State Sen. Lucia Guzman, previously the top Democrat in the Colorado Senate, resigned her role as minority leader Thursday. She will instead serve out the remaining six weeks of her term as assistant minority leader. Guzman is an ordained minister who also served on the Denver Public Schools Board. After eight years in the Senate, she will be termed out at the end of the 2018 session.
Guzman said she had considered the decision over the last few months. In an interview, she said stepping back would clear the way for a new class of leaders within her party.
Sen. Leroy Garcia will take the reins as minority leader. The Pueblo Democrat had served as second in command under Guzman up until now.
The determining factor for Guzman were recent accusations made public by Republican senators on Monday. They claim Daniel Kagan, a Democrat from Greenwood Village, frequents a women’s bathroom steps from the Senate floor. Kagan insists he entered the unmarked women’s restroom only once last year by mistake.
“I saw that as my colleagues across the aisle basing the truth on lies,” Guzman said. “I could no longer work with the Republican leadership as I had in the past with a sense of respect and belief in the promises they have made.”
Republican Sen. Beth Martinez Humenik filed a formal complaint against Kagan on Monday. While Martinez Humenik would not detail the complaint, KUNC reported her claim that she witnessed Kagan in the women’s bathroom multiple times in 2017. Senate leadership has referred the complaint to a lawyer to decide whether it merits the attention of an outside investigator.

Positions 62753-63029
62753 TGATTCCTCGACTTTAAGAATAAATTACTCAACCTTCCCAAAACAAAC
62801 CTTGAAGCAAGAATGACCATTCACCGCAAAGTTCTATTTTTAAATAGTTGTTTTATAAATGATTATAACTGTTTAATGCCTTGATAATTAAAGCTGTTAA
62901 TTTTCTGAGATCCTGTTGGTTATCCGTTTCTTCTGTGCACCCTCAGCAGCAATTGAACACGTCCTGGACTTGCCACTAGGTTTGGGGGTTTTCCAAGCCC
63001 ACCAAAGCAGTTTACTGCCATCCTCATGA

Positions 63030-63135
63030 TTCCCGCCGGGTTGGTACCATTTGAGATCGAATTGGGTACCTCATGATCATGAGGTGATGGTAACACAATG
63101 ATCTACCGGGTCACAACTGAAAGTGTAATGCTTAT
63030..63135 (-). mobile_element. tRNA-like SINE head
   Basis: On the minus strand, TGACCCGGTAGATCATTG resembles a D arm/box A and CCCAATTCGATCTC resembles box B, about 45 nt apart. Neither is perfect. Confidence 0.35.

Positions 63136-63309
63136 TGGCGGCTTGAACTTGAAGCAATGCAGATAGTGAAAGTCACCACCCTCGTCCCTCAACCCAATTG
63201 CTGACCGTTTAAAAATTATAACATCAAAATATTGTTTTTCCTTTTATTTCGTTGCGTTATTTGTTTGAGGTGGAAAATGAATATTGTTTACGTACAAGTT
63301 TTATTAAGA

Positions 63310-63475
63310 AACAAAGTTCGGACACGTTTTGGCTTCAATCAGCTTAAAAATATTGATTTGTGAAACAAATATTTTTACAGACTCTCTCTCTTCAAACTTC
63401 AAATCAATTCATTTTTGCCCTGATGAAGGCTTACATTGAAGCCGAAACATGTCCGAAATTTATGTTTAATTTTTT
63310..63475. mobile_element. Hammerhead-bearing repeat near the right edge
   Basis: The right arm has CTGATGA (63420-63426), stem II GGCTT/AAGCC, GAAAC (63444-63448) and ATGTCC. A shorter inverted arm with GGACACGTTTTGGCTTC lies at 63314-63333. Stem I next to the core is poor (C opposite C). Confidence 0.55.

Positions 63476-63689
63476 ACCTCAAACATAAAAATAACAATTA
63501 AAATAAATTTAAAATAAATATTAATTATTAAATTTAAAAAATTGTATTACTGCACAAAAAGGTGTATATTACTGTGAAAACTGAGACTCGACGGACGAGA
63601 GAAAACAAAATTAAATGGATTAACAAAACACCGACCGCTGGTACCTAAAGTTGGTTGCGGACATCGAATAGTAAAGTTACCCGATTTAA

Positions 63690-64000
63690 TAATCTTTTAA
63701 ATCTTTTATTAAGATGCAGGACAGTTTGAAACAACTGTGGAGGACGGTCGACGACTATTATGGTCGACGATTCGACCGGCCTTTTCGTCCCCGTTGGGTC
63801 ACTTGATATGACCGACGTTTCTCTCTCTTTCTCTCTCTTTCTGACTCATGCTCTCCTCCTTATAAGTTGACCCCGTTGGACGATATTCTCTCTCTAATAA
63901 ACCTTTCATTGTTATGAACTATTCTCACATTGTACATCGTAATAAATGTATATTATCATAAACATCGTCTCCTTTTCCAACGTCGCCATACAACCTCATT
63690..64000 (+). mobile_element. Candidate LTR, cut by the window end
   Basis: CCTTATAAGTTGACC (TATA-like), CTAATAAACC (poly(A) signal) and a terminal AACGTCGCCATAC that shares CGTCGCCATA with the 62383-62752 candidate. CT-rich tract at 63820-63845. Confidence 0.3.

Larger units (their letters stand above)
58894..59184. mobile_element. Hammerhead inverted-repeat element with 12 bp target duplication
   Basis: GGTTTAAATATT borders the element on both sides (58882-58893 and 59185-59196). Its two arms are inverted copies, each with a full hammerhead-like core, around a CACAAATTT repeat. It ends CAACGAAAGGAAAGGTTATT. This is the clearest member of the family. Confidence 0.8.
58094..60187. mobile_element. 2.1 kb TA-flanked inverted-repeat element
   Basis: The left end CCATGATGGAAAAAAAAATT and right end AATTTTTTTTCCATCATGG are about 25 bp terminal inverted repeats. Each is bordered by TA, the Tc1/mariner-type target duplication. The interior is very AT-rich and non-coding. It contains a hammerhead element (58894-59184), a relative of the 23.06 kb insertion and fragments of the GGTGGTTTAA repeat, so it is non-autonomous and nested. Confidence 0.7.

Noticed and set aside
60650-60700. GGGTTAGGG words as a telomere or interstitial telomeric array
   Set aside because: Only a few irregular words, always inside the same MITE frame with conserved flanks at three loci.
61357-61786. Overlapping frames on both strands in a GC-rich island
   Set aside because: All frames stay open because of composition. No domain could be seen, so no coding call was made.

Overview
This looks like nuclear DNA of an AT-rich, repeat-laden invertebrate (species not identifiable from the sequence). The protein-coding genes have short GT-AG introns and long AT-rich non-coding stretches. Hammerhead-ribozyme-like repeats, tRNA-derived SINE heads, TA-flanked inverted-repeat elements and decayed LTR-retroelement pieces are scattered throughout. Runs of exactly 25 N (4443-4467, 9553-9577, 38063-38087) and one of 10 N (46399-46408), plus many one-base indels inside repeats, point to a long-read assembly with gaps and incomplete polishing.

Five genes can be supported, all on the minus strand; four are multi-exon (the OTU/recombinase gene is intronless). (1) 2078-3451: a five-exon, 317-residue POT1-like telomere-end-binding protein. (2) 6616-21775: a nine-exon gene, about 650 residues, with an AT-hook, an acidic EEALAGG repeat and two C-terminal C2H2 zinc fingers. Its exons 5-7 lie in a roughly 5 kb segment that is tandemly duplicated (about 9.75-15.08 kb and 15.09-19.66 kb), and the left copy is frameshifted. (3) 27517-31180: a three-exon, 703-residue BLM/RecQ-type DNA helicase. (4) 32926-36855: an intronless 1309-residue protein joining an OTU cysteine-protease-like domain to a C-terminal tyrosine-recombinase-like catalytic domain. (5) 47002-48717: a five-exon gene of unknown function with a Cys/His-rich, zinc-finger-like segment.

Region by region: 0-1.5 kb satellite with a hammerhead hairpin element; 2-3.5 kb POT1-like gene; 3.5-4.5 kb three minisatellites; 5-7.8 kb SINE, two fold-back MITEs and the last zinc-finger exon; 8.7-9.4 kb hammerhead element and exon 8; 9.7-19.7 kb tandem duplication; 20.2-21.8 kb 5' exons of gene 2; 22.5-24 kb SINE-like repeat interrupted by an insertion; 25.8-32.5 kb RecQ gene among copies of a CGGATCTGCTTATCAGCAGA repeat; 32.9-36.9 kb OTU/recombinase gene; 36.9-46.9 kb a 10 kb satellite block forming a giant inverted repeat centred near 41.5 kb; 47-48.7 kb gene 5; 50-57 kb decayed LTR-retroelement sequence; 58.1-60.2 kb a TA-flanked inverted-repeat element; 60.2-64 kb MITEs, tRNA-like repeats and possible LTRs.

Sen. President Kevin Grantham, Colorado’s top Republican, said he was disappointed to see Guzman leave her position. He added Senate leadership did not spur the Kagan allegations.
“Her words that the accusations are coming from GOP leadership are demonstrably untrue,” Grantham said. “These are coming from senators and those have been public and they will go process just as previous accusations have.”
However, Grantham did amplify those concerns with his Monday remarks, saying Kagan was known to “habitually” enter the women’s restroom.
Three Republican senators have faced formal harassment investigations so far. The most serious has come against Republican Randy Baumgardner, who was found to have likely groped a former aide on multiple occasions in 2016. Senate leadership declined to act on the results of the investigation. Baumgardner did voluntarily agree to take sensitivity training and step down as chair of the Senate Transportation committee.
Democrats have introduced a resolution for Baumgardner’s expulsion, but Senate President Grantham has so far declined to bring the matter up for a vote. His reluctance has led to a parade of angry and often graphic speeches from Democrats on the floor.
“They want to make a point. They want to make a statement. I hope they will be as forthright and enthusiastic when it’s their own [accused of harassment],” Grantham said of the Democrats right to have such testimonials.
Guzman also noted her frustration with a lack of action on Baumgardner. By Senate rules, Grantham must bring the resolution to the floor before mid-April. He said he had no plans to maneuver around the deadline.
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